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to be " approved and confirmed;" a ratification
which the Colonel was not slow to
give; for he was one of that class who are
in the habit of reconciling themselves to an
act of cruelty, by always asserting in their
defence that " an example is necessary." He
forgot, in doing so, that this was not the way
to preserve for the " Hundredth " the name
of a crack corps, and that the best example
for those in authority is Mercy.

With minds buoyant and refreshed by the
discharge of the judicial functions, for which
they were in every respect so admirably
qualified, Ensign Spoonbill and his
companions, giving themselves leave of absence
from the afternoon parade, and having
resumed their favourite " mufty," repaired to
an obscure den in a stable-yard at the back
of the Blue Boara low public house in the
filthiest quarter of the townwhich
Mr. Joseph Baggs made his head-quarters, and
there, for a couple of hours, solaced
themselves with the agreeable exhibition of the
contest between the badger and the dog Juno,
which terminated by the latter being bitten
through both her fore-paws, and nearly losing
one of her eyes; though, as Lieutenant
Wadding exultingly observed, "she was a
deuced deal too game to give over for such
trifles as those." The unhappy badger, that
only fought in self-defence, was accordingly
"dror'd," as Mr. Baggs reluctantly admitted,
adding, however, that she was " nuffin much
the wuss," which was more than could be
said of the officers of the " Hundredth " who
had enjoyed the spectacle.

This amusement ended, which had so far a
military character that it familiarised the
spectator with violence and bloodshed, though
in an unworthy and contemptible degree,
badgers and dogs, not men, being their subject,
the young gentlemen adjourned to the High
Street, to loiter away half an hour at the shop
of Messrs. Moses, Lazarus and Son, whose
religious observances and daily occupations
were made their jest, while they ran in debt
to the people from whom they afterwards
expected consideration and forbearance. But
not wholly did they kill their time there.
The pretty pastry-cook, an innocent, retiring
girl, but compelled to serve in the shop, came
in for her share of their half-admiring and
all-insolent persecutions, and when their slang
and sentiment were alike exhausted, they
dawdled back again to barracks, to dress
for the fifth time for mess.

The events of the day, that is, the events
on which their thoughts had been centered,
again furnished the theme of the general
conversation. Enough wine was drunk, as
Captain Huff said, with the wit peculiar to
him, "to restore the equilibrium;" the most
abstinent person being Captain Cushion, who
that evening gave convincing proof of the
advantages of abstinence, by engaging Ensign
Spoonbill in a match at billiards, the result of
which was, that Lord Pelican's son found
himself, at midnight, minus a full half of the
allowance for which his noble father had given
him liberty to draw. But that he had fairly
lost the money there could be no doubt, for
the officer on the main-guard, who had
preferred watching the game to going his rounds,
declared to the party, when they afterwards
adjourned to take a glass of grog with him
before he turned in, that " except Jonathan,
he had never seen any man make so good a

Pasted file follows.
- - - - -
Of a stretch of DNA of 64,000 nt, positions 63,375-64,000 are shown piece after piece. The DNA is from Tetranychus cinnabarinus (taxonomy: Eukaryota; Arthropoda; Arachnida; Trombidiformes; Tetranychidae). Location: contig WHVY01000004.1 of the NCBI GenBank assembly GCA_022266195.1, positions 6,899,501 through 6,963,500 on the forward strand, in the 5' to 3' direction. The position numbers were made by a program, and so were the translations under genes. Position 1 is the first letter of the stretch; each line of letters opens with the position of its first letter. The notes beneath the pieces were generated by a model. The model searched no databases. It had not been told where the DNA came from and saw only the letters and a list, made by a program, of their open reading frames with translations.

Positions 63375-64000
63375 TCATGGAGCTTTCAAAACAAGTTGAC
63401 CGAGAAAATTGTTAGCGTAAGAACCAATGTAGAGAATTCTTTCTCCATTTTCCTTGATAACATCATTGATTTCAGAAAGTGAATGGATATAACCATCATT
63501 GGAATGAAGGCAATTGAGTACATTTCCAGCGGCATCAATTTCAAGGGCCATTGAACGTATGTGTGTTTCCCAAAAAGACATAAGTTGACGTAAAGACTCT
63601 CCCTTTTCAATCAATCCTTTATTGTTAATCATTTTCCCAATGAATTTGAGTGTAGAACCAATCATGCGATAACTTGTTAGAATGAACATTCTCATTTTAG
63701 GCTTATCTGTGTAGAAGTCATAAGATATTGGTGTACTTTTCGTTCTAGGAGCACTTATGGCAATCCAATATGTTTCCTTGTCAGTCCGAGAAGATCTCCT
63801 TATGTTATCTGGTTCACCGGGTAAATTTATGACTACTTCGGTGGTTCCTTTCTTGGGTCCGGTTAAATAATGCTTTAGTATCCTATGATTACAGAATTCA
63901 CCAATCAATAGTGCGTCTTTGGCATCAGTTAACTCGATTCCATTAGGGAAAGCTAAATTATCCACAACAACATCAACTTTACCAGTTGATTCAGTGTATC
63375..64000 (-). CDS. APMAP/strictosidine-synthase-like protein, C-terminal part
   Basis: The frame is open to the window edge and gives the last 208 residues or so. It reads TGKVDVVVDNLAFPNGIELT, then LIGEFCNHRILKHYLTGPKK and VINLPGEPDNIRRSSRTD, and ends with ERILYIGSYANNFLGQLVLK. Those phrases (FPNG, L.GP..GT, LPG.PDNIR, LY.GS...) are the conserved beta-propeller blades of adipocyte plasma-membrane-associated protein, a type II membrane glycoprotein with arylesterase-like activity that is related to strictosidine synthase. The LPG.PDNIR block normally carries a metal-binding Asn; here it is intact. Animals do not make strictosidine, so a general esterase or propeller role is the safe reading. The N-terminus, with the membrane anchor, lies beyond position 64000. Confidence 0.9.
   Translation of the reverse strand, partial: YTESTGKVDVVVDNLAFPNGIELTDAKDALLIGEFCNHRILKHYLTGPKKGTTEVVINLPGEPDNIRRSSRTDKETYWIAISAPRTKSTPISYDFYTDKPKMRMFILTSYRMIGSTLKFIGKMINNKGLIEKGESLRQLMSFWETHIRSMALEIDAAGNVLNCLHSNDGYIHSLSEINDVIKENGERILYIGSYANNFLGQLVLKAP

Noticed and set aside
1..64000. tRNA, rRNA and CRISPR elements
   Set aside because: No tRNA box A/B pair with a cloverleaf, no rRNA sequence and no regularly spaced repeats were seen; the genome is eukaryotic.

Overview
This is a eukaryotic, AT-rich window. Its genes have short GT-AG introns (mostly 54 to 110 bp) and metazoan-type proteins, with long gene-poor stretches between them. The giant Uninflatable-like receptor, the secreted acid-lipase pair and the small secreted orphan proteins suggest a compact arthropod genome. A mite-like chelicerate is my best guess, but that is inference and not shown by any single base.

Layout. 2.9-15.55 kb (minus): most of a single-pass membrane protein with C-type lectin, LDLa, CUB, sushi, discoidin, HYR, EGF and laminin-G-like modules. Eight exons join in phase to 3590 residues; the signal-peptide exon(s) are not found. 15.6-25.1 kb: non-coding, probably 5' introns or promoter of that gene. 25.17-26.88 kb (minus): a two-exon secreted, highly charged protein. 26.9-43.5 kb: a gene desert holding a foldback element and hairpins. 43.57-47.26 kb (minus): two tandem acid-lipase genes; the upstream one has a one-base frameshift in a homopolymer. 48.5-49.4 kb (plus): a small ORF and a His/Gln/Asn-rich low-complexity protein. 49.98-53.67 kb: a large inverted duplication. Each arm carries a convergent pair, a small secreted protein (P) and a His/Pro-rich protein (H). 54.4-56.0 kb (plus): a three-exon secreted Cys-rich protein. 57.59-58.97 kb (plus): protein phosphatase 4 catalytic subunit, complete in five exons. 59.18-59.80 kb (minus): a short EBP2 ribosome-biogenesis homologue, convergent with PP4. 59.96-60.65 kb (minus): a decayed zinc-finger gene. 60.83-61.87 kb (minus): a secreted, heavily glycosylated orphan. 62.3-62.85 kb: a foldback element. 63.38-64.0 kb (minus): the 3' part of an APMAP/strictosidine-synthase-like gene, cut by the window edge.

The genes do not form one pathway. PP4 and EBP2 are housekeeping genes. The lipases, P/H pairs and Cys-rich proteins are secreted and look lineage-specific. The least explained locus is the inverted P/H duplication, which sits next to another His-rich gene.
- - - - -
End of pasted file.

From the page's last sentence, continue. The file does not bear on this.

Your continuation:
bridge as his friend Spoonbill," and this fact
Captain Cushion himself confirmed, adding,
that he thought, perhaps, he could afford next
time to give points. With the reputation
of making a good bridgea Pons asinorum
over which his money had travelledEnsign
Spoonbill was fain to be content, and in this
satisfactory manner he closed one Subaltern's
day, there being many like it in reserve.

THE BELGIAN LACE-MAKERS.

THE indefatigable, patient, invincible,
inquisitive, sometimes tedious, but almost
always amusing German traveller,
Herr Kohl, has recently been pursuing his earnest
investigations in Belgium. His book on the
Netherlands* has just been issued, and we
shall translate, with abridgments, one of its
most instructive and agreeable chapters;—
that relating to Lace-making.

* Reisen in der Niederlanden. Travels in the Netherlands

The practical acquaintance of our female
readers with that elegant ornament, lace, is
chiefly confined to wearing it, and their
researches into its quality and price. A few
minutes' attention to Mr. Kohl will enlighten
them on other subjects connected with, what
is to them, a most interesting topic, for lace is
associated with recollections of mediæval
history, and with the palmy days of the Flemish
school of painting. More than one of the
celebrated masters of that school have selected,
from among his laborious countrywomen, the
lace-makers (or, as they are called in Flanders,
Speldewerksters), pleasing subjects for the
exercise of his pencil. The plump, fair-haired
Flemish girl, bending earnestly over her lace-work,
whilst her fingers nimbly ply the
intricately winding bobbins, figure in many of
those highly esteemed representations of
homely life and manners, which have found
their way from the Netherlands into all the
principal picture-galleries of Europe.

Our German friend makes it his practice,
whether he is treating of the geology of the
earth, or of the manufacture of Swedish
bodkins, to begin at the very beginning. He
therefore commences the history of
lace-making, which, he says, is, like embroidery,
an art of very ancient origin, lost, like a
multitude of other origins, " in the darkness
of by-gone ages." It may, with truth, be said
that it is the national occupation of the
women of the Low Countries, and one to

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